Justices decline to hear campaign finance case
WASHINGTON (Reuters) - The Supreme Court refused a request on Monday to consider widening its landmark 2010 decision loosening restrictions on campaign finance by corporations.
In a brief order, the court rejected the appeal of William Danielczyk and Eugene Biagi, two Virginia businessmen who were charged with criminally circumventing federal election laws through their support of the 2006 Senate and 2008 presidential campaigns of Hillary Clinton.
The case touched on the Supreme Court's 2010 decision in Citizens United v. Federal Election Commission, which allowed corporations to engage in political spending through independent campaign groups in candidate elections.
In the case the justices acted on Monday, the two men sought to enable direct financing of candidates by corporations. The court offered no explanation for its decision not to take the case.
The two men are accused of causing Galen Capital Group LLC and Galen Capital Corp, two investment banks where they were officers, to use corporate funds to reimburse dozens of employees for donations to Clinton's campaigns, including $156,400 for the 2008 campaign.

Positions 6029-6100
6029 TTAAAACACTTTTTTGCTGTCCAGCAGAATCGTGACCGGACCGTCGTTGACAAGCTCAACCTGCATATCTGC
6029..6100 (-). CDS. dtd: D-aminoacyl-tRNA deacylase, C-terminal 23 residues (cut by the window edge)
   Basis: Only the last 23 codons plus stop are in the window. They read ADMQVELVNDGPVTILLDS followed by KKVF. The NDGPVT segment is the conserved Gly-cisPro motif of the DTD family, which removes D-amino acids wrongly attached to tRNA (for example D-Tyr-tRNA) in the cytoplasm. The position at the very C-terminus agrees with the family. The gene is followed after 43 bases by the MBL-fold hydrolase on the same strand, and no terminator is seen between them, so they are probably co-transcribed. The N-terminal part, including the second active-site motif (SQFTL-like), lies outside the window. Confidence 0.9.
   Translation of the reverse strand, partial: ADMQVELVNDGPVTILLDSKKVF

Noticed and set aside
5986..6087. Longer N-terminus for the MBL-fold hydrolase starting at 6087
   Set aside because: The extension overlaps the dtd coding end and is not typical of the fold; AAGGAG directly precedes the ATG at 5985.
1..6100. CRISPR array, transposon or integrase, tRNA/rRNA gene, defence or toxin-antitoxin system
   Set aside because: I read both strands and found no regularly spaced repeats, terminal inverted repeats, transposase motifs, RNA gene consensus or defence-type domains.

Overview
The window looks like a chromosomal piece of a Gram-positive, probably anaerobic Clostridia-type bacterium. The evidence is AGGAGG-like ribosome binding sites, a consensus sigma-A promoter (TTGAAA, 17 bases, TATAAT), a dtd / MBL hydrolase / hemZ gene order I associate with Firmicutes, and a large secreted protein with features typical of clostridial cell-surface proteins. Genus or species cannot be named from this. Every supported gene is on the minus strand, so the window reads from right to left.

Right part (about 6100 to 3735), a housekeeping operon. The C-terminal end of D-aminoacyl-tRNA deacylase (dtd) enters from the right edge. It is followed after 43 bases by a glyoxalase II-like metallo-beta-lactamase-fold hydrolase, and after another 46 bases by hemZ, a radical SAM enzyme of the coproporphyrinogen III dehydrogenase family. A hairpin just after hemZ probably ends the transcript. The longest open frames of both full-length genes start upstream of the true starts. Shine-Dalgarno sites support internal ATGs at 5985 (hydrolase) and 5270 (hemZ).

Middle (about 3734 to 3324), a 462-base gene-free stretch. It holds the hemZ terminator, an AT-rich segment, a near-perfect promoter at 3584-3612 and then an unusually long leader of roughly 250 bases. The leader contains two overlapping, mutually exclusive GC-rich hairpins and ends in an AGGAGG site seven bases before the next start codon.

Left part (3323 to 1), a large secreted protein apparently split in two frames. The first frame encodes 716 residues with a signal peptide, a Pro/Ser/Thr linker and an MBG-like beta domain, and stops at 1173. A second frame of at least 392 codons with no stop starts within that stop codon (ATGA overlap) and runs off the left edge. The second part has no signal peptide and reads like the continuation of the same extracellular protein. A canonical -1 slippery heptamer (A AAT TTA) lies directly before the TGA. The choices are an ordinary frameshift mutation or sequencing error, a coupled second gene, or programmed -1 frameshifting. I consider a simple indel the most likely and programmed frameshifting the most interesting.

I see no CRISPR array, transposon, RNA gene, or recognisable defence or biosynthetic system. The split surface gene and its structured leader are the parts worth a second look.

The case arose on appeal while the criminal case is still pending because the men are challenging one of the counts on the indictment.
The two men said the ban on direct campaign contributions by corporations violated the free-speech protections of the First Amendment to the U.S. Constitution.
Last week, the court agreed to hear a separate campaign finance case on whether to lift caps on the total amount individuals may contribute to candidates and committees in federal elections over the two-year election cycle.
The case the court declined to hear on Monday is Danielczyk et al v. U.S., U.S. Supreme Court, No. 12-579.